During the January 11, 2022 U.S. Senate committee hearing addressing new variants and the overall COVID-19 response, CDC Director Dr. Rochelle Walensky praised cruise lines’ collaboration with the CDC and the effectiveness of their response to onboard cases, at the same time predicting that the Conditional Sail Order will not be renewed when it expires on January 15.
Hearing Discusses COVID Response, Including Cruises
During the 4-hour meeting, the U.S. Senate Committee on Health, Education, Labor & Pensions addressed a variety of issues related to the ongoing COVID-19 pandemic, particularly the response to the new Omicron variant that has cases surging worldwide.
The discussion included a brief discussion of the cruise industry’s cooperation with the Framework for Conditional Sailing Order (CSO) from the U.S. Centers for Disease Control and Prevention (CDC).
During the hearing, Senator Lisa Murkowski of Alaska praised the cruise industry’s response to the pandemic, saying “In fairness, the industry itself had undertaken extraordinary precautions, as one industry, to make sure that people are protected from this virus.” She went on to ask Dr. Walensky for assurances that the 2022 Alaskan cruise season would indeed go forward.
CDC Director Praises Cruises Lines
In response to Sen. Mukowski’s concerns, Dr. Walensky replied, “The industry has stepped up and is now interested in exceeding the compliance with the Sail Order without the order necessarily needing to be in place.”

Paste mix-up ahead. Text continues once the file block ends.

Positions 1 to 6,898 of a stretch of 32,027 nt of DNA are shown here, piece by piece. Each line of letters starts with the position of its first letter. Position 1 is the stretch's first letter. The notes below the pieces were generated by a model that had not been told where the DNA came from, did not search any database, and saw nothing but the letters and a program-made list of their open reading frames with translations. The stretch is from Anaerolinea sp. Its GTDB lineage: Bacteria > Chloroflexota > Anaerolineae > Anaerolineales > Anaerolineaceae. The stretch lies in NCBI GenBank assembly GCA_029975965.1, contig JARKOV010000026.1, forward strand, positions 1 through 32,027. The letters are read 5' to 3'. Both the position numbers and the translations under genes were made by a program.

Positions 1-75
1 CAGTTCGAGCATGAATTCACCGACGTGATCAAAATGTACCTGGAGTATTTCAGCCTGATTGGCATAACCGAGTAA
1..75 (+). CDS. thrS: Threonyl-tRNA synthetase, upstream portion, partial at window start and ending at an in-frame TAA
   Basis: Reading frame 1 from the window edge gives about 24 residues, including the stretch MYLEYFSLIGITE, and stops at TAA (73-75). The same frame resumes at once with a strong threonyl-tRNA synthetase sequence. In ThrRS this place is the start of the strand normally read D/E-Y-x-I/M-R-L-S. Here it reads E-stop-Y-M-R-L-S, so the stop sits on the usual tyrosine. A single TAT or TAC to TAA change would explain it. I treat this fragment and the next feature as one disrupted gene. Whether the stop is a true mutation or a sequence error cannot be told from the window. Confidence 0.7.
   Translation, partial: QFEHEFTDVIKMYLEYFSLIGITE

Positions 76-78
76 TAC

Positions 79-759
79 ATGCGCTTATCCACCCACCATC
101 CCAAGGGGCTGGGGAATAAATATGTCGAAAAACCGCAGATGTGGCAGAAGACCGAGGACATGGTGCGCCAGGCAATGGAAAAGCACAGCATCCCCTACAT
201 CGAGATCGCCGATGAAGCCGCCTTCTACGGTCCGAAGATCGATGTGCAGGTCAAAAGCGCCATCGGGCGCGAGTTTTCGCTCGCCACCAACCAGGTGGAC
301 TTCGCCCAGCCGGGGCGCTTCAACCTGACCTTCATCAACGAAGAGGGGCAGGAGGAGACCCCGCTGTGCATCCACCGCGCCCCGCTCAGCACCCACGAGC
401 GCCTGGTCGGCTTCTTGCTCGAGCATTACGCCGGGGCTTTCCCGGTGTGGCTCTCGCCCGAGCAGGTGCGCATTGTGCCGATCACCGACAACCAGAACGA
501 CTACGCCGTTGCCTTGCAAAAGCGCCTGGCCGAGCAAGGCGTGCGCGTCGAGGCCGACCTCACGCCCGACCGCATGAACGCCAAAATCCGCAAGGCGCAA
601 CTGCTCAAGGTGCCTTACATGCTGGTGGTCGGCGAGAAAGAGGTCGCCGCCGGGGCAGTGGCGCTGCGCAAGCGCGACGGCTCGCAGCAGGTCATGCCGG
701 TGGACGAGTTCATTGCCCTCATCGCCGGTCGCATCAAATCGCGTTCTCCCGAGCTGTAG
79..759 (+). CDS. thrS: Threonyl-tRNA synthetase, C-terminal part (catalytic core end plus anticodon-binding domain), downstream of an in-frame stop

The Conditional Sailing Order was first issued on October 30, 2020. The order was amended several times as recommendations and guidelines have changed to meet the evolving conditions of the pandemic, and in October 2021 in light of the Delta variant, it was temporarily extended until January 15, 2022.
The CDC and the cruise industry have worked collaboratively to manage health and safety protocols, as well as responses to onboard cases, to ensure ships’ medical facilities are not overwhelmed and port hospital resources are not strained.
Cases Increase, But CSO Unlikely to Be Extended
Walensky did note that “just over the last two weeks with Omicron, we’ve seen a 30-fold increase in cases on ships.” She went on, however, to say “we anticipate that this [CSO] will not be renewed and that the cruise ship industries will continue to understand that this is a really safe practice,” referring to the health and safety protocols cruise lines have already implemented with the CDC’s guidance and recommendations.
The CDC will continue to provide technical assistance and oversight with cruise lines to ensure the safest possible practices even after the Conditional Sailing Order ends.
Walensky did say, however, that she “can’t predict what the summer will bring.”
It is possible, then, that even if the CSO is allowed to expire on January 15, a new CDC directive or additional guidance may be drafted if pandemic conditions require such intervention.
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This would come as no surprise to cruise travelers, who have witnessed cruise lines adapting vaccination and testing requirements, mask policies, contact tracing, social distancing, and other onboard protocols as needed based on updated CDC guidance as well as requirements from different ports of call cruise ship homeports.
For the upcoming weeks and months, all cruisers will need to be flexible with their expectations for cruise travel and willing to adapt to changing conditions as needed.